By Astrid Jaekel, Partner & Frederick Sondheimer, Engagement Manager
This article was first published on March 19, 2020.
Editor's note: Oliver Wyman is monitoring the COVID events in real time and we have compiled resources to help our clients and the industries they serve. Please continue to monitor the Oliver Wyman Coronavirus hub for updates.
The coronavirus (COVID-19) is affecting insurers in a unique way, as it impacts both the asset and liability sides of the balance sheet and threatens business continuity as well as future economic growth. The Organisation for Economic Co-operation and Development (OECD) considers COVID-19 as the greatest danger to the global economy since the financial crisis, and this statement is applicable to the insurance industry as well.
At the same time, risk management frameworks and crisis response have been significantly upgraded since the global financial crisis. The COVID-19 pandemic is an acid test for financial institutions’, and in particular insurers’, risk management capabilities in a crisis.
A pandemic is a stress most insurers have tested and scrutinized in their financial risk analysis, operational risk analysis, and business continuity planning. Insurers’ Risk functions have a unique understanding of the impact of such a scenario and how to manage the risk as it becomes reality and have dealt well with the immediate priorities over the past weeks.
These include working with the business to agree and implement immediate operational measures aimed at minimizing adverse impact on the health and safety of employees and ensuring business continuity; assessing the financial impact of COVID-19 and triggering risk-mitigating management actions where sensible; and planning the work for the weeks ahead and reprioritizing other scheduled world where necessary.
We now see the following priorities for insurers’ Risk teams:
Perform in-depth scenario analysis
The impact of the coronavirus has already been significant. Nonetheless, the “instantaneous shock” to insurers’ balance sheets and operations has broadly been in line with previous stress test modelling, and so far (at the time of writing), has been absorbed by existing capital buffers. But there are a range of scenarios for how the pandemic will further evolve, how long it will last and what the post-crisis world will look like.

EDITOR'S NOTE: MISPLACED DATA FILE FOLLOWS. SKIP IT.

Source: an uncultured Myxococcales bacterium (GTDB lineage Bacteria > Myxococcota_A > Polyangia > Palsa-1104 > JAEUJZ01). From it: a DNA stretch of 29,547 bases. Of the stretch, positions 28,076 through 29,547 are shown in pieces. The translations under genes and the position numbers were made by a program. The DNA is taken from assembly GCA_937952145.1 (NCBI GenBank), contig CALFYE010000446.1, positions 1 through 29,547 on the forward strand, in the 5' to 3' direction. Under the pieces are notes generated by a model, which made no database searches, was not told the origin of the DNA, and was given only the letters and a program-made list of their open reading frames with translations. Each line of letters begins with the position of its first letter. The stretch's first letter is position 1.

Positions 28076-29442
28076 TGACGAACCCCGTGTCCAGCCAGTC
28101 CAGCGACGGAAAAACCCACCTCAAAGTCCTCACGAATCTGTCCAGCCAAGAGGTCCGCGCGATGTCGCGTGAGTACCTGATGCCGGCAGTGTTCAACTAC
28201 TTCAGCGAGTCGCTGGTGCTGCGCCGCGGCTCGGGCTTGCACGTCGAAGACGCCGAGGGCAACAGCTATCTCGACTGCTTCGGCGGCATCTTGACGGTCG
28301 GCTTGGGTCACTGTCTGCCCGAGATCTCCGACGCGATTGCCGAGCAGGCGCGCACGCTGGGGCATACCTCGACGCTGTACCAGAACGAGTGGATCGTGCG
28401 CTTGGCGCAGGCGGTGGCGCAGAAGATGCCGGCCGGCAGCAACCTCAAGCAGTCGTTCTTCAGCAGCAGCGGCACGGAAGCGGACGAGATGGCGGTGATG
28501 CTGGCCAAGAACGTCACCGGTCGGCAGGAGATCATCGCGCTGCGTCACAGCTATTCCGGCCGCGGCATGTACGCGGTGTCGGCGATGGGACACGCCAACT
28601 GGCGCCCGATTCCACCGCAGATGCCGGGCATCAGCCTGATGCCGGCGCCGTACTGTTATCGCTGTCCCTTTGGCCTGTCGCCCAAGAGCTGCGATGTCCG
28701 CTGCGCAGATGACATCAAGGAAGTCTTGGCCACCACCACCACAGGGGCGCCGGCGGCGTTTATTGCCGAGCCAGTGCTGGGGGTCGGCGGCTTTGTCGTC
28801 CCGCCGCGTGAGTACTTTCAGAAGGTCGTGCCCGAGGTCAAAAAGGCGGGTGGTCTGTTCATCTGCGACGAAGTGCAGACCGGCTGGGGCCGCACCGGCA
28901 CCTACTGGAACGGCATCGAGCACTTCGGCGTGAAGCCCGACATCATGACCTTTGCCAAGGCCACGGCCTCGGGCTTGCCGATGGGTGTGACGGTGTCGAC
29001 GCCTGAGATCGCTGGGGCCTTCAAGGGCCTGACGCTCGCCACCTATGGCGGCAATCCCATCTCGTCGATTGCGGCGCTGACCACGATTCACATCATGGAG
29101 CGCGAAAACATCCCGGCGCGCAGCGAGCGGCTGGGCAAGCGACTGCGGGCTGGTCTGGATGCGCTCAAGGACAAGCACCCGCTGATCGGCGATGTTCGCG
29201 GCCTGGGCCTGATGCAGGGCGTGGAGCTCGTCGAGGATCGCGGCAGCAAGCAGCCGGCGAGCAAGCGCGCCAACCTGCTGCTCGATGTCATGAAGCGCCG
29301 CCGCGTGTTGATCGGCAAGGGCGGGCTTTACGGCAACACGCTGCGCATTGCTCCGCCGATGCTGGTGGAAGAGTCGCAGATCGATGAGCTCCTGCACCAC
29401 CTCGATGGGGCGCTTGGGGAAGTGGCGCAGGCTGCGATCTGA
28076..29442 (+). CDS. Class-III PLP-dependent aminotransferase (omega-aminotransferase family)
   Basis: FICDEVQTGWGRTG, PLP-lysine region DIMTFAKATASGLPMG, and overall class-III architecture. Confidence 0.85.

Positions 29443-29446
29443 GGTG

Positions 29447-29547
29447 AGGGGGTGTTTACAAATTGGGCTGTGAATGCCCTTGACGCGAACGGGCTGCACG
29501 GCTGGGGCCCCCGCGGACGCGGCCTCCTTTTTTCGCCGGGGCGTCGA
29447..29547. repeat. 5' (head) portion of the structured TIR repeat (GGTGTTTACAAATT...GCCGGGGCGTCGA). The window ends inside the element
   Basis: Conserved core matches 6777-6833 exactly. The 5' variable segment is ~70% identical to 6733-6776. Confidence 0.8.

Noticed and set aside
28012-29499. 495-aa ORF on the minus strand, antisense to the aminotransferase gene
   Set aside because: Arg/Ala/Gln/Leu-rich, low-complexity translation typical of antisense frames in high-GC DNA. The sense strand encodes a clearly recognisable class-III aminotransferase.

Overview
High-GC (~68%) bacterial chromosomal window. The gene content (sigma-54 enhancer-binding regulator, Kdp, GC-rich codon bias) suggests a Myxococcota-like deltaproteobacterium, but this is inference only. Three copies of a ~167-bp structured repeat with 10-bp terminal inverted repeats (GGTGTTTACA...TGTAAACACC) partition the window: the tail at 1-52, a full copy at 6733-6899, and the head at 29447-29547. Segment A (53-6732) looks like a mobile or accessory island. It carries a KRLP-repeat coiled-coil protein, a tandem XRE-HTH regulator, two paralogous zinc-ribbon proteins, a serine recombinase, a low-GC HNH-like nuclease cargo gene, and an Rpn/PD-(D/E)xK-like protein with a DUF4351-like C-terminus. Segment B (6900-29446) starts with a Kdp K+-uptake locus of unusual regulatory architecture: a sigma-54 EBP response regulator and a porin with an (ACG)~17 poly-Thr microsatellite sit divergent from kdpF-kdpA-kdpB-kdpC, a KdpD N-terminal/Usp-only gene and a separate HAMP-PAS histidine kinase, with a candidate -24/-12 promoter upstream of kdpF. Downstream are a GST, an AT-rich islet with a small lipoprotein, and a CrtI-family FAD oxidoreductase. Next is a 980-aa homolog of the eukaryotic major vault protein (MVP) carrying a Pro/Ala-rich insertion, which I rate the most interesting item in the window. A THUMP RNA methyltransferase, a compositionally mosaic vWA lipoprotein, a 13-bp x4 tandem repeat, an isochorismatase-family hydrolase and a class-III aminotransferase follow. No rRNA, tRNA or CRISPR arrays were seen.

Our COVID-19 primer analyzes three alternative scenarios: 1) serial outbreaks lasting 3-4 months, 2) 6–12 months to rein in pandemic and 3) ongoing pandemic for more than 12 months. Setting out such scenarios and their impact on mortality, the economy and capital markets is an important step. Insurance Risk functions should also understand the likely evolution of COVID-19 cases in geographies in which they have liability exposure, along with the capacity of the health system and the effectiveness of government actions taken.
The analysis of scenario impact on a company’s operations and balance sheet will require continuous refinement, for instance by examining questions like: How will the COVID-19 crisis feed through to exposures where an impact is not (yet) visible? And on the asset side, how will ratings and expected loss in the private credit portfolio be affected? What is the likely range of policy responses from governments and how will these affect assets? Will evolving market conditions such as contraction of bond issuance and trading volumes restrict the range of possible responses in each scenario? Meanwhile, on the liability side, what will be the impact of the stretched healthcare system on mortality more broadly (beyond COVID-19)? How will the health, economic and social impacts of the pandemic affect lapse rates?
Finally, Risk functions should analyze financial and operational risk under each of the scenarios, including a broader economic downturn, and define triggers for remedial management actions.
Prepare and adapt
As the future economic development is uncertain, and while more and more geographies take measures to slow the spread of the virus, preparing and adapting risk management practices is key. This should include thinking through how risk management needs to evolve when employees are working remotely for a prolonged period of time, in particular for operational and cyber risk.
The CRO needs to be a core member of the crisis response team. Risk functions should test senior management’s readiness for responding to future developments in the current working mode, ensuring a playbook is ready to act on in a range of scenarios.
Finally, there may be a need to review risk appetite, solvency triggers and actions and exposure limits to ensure they remain suitable for such an environment. In particular do the proposed actions still make sense? If not, there may need to be formal changes signed off at up to Board level.
There is not much chance for a speedy recovery, and the COVID-19 crisis is likely to stay for several months if not longer. It is important to develop analysis-driven communication strategies outlining actions to regulators, the market, and investors as well as internal staff. Communication should be adapted by developing a purpose-built section in Board and Executive risk report(s) that focuses on key vulnerabilities of the company relating to COVID-19.
As the pandemic unfolds Risk functions should continuously re-prioritize their work to ensure an effective response to the outbreak, limiting the undesirable outcomes for clients, employees, and the company.